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Confectionery: these absolute treasures of French expertise
Often set aside for special occasions, often somewhat forgotten, French confectionery is still an absolute gem of expertise. This month, the experts at La Grande Épicerie de Paris will allow you to discover these exceptional products, created in the heart of our different regions.
From the Aix Calisson to the Montélimar Nougat, all are created based on old traditional recipes, using rigorously selected ingredients.
The golden nuggets of French culinary heritage, made using exceptional ingredients
Masterpieces of our culinary heritage, our calissons, fruit jellies and nougat, to name but a few, must follow very precise specifications.
It all started with the choice of carefully selected local ingredients. Furthermore, La Grande Épicerie de Paris Montélimar nougat is made exclusively with French honey and Mediterranean almonds, known for their flavour.
The same applies to the fruit jellies by confectioner, François Doucet. Made with over 51% fruit pulp, these jellies are not only full of flavour, but are also especially gooey. With figs, orange Provence apricots and Hautes-Alpes pears, “we are the ones who choose the plots and carry out the fruit harvest with the producer, when the fruit reaches maturity. They are bursting with flavour”, explains R. Autret, deputy general manager of the François Doucet confectionery house.
The Aix confectioner, Léonard Parli, also abides by these specifications to the letter by using only local melons, the main ingredient in the recipe. Their flavour will indeed be a determining factor in their quality.
From a perfect mix to perfect cooking: the incomparable experience of master confectioners.
The secrets of this confectionery also reside in the expertise of the master confectioners. Passionate about their products that they know so well, they polish their techniques and refine their batches in order to create the ideal recipe. For example, the calissons created by Léonard Parli have a high almond content of over 42%. “They are also crushed with granite rollers to preserve their fibres. A generous texture is achieved, that is not too smooth, and is characteristic of a real, hand-crafted calisson,” states P. Gignoux, director of Léonard Parli.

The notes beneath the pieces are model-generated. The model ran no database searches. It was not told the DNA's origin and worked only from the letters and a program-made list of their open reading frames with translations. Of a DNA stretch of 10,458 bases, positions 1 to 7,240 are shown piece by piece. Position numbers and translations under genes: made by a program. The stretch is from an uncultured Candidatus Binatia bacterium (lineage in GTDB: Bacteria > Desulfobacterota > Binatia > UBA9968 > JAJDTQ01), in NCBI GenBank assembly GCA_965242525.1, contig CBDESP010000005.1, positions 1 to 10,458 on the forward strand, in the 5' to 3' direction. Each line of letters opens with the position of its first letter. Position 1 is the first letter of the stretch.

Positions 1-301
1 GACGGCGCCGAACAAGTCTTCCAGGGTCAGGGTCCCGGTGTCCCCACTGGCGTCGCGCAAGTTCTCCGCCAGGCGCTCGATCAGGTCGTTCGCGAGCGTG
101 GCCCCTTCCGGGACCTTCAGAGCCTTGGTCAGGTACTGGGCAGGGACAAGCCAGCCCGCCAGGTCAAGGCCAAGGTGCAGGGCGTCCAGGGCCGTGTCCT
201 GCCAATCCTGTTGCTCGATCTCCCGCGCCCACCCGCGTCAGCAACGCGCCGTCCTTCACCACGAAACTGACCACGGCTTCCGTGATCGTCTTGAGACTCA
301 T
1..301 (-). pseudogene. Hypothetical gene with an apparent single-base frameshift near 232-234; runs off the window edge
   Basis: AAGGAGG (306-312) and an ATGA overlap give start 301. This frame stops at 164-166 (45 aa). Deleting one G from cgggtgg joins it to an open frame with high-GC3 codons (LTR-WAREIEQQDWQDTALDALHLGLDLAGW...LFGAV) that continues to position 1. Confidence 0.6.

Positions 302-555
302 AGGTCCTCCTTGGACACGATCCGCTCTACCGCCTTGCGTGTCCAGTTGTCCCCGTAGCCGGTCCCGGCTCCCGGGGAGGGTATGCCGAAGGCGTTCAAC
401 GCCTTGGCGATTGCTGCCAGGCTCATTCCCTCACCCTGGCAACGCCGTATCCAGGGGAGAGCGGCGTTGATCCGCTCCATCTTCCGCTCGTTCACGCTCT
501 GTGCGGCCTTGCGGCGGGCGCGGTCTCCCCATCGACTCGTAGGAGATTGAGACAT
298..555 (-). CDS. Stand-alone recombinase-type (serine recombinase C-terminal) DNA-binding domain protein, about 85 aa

Another equally as crucial stage is the cooking of the Montélimar nougat, which controls whether the texture is soft or hard. It also has an impact on how white it is; a sign which means it has been cooked properly. In this way, the nougat at La Grande Épicerie de Paris is cooked for several hours in a bain-marie, in real copper pots. The honey is also left to set slowly. “We make sure that we take the time needed to create the right product, with the right texture”, explains Didier H, creator of Montélimar nougat at La Grande Épicerie de Paris.
Confectionery: make it the secret ingredient of your recipes!
Gooey, crunchy or melt-in-the-mouth, confectionery alone brings together an incredible palette of textures. Although they are usually enjoyed after a meal or at tea time, nothing is stopping you from mixing things up a bit! For example, you can slip a few pieces of fruit jelly into a cake or add some nougat chips to your chocolate mixtures (mousse or fondants, for example) for a little more indulgence!
Whenever you need a sweet treat, feel inspired by our cinnamon and candied fruit rolls, which should be enjoyed warm.
Cinnamon and fruit jelly rolls recipe
Ingredients: (for about 5 rolls)
- 190 g milk
- 180 g soft butter
- 450 g flour
- 7 g dry baker’s yeast
- 1 half teaspoon of salt
- 1 egg
- 400 g brown sugar
- 2 tablespoons of cinnamon powder
1 packet of pear and raspberry fruit jelly from François Doucet
- 1 egg yolk
Les étapes :
Steps to follow: 1) Gently heat the milk in a saucepan with 100 g of butter and simmer. Once the butter is melted, mix it and remove from the heat.
2) Mix the flour, yeast and salt in a mixing bowl. Add the milk and egg with 50 g of water and mix until you create a smooth mixture. Add a little flour if the mixture is too sticky. Knead the dough on a floured work surface for 5 minutes.
3) Roll the dough into a ball and place it in a mixing bowl, cover with a damp cloth and leave to rise in a warm place for an hour.
4) Preheat the oven to 200°C (Gas Mark 6–7). Mix the brown sugar, cinnamon and the rest of the soft butter in a bowl until it makes a mixture. Dice the fruit jellies.
5) Spread the dough out on a floured work surface, making a rectangle of 40 x 20 cm. Using a spatula, spread a thin layer of cinnamon mix evenly over the dough. Sprinkle the diced fruit jelly over the dough, then roll it in on itself. With a sharp knife, cut 6 to 8 equally thick pieces and place them in the moulds of a muffin tray that has already been greased with butter. Cover with a damp cloth and allow to grow in a warm place for 30 minutes.
6) Brush the top of the rolls with an egg yolk mixed with a little milk and place in the oven for 20–25 minutes, until the rolls are golden-brown and cooked all the way through. Remove them from the moulds after taking them out of the oven, and serve warm. If you would like to enjoy them later or the following day, you can reheat them for 10 minutes in the oven at 200°C (Gas Mark 6–7).